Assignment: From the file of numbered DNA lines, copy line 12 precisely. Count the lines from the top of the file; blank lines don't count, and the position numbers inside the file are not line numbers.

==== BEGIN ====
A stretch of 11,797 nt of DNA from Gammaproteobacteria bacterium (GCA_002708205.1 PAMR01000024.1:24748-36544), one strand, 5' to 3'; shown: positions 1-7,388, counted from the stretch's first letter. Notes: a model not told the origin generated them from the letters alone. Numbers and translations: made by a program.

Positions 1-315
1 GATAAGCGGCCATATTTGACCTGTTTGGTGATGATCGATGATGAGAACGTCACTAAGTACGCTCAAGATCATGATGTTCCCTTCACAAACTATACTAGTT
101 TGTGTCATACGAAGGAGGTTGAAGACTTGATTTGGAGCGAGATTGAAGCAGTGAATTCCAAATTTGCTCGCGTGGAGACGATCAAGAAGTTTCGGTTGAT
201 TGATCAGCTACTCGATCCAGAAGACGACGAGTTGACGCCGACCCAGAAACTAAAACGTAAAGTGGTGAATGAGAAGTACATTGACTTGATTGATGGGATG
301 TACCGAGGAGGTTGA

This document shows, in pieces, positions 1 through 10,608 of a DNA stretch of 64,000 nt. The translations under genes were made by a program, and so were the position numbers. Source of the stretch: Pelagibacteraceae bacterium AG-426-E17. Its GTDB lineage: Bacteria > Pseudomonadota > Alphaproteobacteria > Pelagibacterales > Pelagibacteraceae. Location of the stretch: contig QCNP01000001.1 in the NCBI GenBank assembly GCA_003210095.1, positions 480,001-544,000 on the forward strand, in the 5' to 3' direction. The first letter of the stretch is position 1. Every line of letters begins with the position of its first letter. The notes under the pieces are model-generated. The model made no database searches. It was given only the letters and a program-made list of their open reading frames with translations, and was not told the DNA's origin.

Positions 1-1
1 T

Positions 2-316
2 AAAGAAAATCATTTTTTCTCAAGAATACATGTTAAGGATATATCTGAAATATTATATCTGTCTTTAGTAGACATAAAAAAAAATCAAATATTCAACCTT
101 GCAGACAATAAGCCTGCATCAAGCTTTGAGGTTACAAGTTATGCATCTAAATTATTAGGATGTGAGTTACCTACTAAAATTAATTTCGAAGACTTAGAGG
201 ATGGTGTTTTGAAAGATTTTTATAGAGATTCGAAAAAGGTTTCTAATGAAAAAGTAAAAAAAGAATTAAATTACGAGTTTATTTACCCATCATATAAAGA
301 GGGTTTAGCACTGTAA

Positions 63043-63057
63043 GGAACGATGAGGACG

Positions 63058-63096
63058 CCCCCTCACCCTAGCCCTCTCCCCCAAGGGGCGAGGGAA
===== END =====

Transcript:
101 GCAGACAATAAGCCTGCATCAAGCTTTGAGGTTACAAGTTATGCATCTAAATTATTAGGATGTGAGTTACCTACTAAAATTAATTTCGAAGACTTAGAGG